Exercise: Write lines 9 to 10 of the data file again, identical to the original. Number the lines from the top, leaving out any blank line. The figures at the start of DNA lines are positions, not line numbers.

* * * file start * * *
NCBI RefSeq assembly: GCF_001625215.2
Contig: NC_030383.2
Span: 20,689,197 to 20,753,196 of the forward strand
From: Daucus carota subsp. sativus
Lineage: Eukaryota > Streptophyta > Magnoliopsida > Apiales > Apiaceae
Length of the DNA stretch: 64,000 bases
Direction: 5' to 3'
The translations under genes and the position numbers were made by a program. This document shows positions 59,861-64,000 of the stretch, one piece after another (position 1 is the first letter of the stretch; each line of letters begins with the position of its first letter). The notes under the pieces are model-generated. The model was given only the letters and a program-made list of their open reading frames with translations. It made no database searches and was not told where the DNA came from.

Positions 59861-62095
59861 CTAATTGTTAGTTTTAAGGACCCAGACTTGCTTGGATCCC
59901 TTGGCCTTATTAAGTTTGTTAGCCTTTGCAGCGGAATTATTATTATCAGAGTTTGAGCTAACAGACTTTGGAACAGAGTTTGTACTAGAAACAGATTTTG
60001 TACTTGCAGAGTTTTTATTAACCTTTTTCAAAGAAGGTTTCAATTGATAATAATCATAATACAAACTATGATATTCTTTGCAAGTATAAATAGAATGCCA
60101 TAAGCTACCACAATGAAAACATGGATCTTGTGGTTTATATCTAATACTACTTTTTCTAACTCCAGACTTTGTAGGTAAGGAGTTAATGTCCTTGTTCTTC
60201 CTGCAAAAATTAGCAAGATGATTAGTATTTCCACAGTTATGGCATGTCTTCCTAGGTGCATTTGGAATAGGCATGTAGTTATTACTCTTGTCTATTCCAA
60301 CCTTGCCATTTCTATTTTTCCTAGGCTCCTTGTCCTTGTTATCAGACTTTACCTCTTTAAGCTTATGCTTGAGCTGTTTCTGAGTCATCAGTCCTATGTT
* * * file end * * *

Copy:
Positions 59861-62095
59861 CTAATTGTTAGTTTTAAGGACCCAGACTTGCTTGGATCCC